Men with Peyronie's disease typically present to a physician in a number of ways, including painful erections, penile curvature or erectile dysfunction (ED).
The degree of these symptoms can vary significantly between patients and even among the same patient over time. It is not uncommon for patients to delay evaluation and treatment for up to one year. This can be due to a high degree of patient embarrassment and social stigma. It is also very common for males with Peyronie's disease to experience a loss of sexual self-confidence, attractiveness, and psychological distress.
Peyronie's disease can be classified into two phases: the acute (early, active) phase and the chronic (late, stable) phase. The acute phase can last up to 18 months, but is often much shorter. It is characterized by an evolving change in plaque consistency and penile deformity. The chronic phase immediately follows the acute phase and is characterized by resolution of pain and curvature stabilization.
It is estimated that approximately 12% of men who have Peyronie's disease will have improvement or complete correction of their penile curvature within the first 12 months of their condition. Thus, as the plaque in Peyronie's disease may shrink or disappear without treatment, medical experts suggest waiting a full year before attempting to correct it surgically. It is during the acute phase that patients often seek counseling and treatment, although no treatment has been proven to be of significant benefit during this period.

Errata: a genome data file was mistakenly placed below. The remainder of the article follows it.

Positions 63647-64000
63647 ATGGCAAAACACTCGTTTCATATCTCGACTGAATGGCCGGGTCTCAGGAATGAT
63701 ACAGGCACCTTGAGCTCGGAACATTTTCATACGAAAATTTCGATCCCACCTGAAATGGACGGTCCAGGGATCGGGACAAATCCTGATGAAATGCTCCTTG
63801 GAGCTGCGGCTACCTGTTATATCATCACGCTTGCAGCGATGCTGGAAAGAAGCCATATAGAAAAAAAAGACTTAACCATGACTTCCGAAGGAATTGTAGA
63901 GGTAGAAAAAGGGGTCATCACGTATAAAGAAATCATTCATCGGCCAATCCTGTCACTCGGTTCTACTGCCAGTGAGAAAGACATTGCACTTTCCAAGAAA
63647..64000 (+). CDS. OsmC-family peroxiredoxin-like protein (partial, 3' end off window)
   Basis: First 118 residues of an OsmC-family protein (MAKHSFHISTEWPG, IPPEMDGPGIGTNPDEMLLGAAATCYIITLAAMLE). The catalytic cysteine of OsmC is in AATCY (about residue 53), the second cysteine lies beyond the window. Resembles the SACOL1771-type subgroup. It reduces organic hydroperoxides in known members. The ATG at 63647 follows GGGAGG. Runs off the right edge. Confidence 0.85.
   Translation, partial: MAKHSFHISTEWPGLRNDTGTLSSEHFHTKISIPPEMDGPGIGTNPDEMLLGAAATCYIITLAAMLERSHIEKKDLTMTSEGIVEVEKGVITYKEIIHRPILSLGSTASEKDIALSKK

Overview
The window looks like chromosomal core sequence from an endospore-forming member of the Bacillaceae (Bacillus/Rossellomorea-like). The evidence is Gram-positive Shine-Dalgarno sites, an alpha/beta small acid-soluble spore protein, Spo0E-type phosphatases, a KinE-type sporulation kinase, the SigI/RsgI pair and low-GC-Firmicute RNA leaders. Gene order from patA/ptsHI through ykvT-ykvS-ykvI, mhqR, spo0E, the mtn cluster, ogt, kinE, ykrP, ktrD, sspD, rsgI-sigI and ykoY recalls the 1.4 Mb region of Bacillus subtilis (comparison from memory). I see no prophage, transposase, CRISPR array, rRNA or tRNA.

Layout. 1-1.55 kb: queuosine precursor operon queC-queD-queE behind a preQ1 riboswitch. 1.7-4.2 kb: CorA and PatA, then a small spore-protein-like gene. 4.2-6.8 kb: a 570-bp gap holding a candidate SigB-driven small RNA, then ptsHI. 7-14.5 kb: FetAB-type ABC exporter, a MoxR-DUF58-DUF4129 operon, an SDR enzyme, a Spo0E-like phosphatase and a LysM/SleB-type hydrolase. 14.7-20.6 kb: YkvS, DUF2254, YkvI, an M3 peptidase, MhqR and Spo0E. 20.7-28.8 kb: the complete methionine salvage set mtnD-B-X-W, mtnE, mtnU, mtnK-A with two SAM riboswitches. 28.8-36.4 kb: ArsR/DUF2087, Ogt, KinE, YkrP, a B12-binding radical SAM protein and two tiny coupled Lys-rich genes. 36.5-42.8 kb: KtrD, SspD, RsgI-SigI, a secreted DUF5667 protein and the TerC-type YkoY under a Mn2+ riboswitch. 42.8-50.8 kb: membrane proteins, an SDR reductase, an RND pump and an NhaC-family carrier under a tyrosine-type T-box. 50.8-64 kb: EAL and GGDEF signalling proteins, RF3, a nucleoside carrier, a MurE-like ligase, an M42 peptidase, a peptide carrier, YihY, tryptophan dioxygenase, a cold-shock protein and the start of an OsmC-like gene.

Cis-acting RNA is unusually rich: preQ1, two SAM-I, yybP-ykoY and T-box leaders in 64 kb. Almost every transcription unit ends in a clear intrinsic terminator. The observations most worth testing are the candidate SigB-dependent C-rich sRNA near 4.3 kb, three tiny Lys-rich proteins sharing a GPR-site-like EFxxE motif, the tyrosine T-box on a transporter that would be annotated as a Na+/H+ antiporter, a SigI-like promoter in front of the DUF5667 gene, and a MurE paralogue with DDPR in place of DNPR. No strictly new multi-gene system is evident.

When evaluating a patient with Peyronie's disease it is important to examine the penis in its entirety. Feeling for the location, size, and consistency of the plaque (or plaques) is of utmost importance. If possible, examining the penis in the erect state is ideal because it affords the ability to measure the angle of curvature, location of maximal curvature, and presence of any indentation deformities (known as an hourglass deformity).
While some men may improve their curvature spontaneously, many men will progress over the first 12 months. Some men may have a persistent and complete inability to achieve penetration because of either the magnitude of the penile curvature or erectile dysfunction (ED). Treatment options largely depend on the severity of penile curvature and erectile dysfunction. All patients considered candidates for surgical correction should undergo penile vascular evaluation. Doing this allows the clinician to predict which patients may have worsening of their erectile function following penile reconstruction. In part, the operative intervention that is selected for the individual patient is based upon their preoperative erectile function.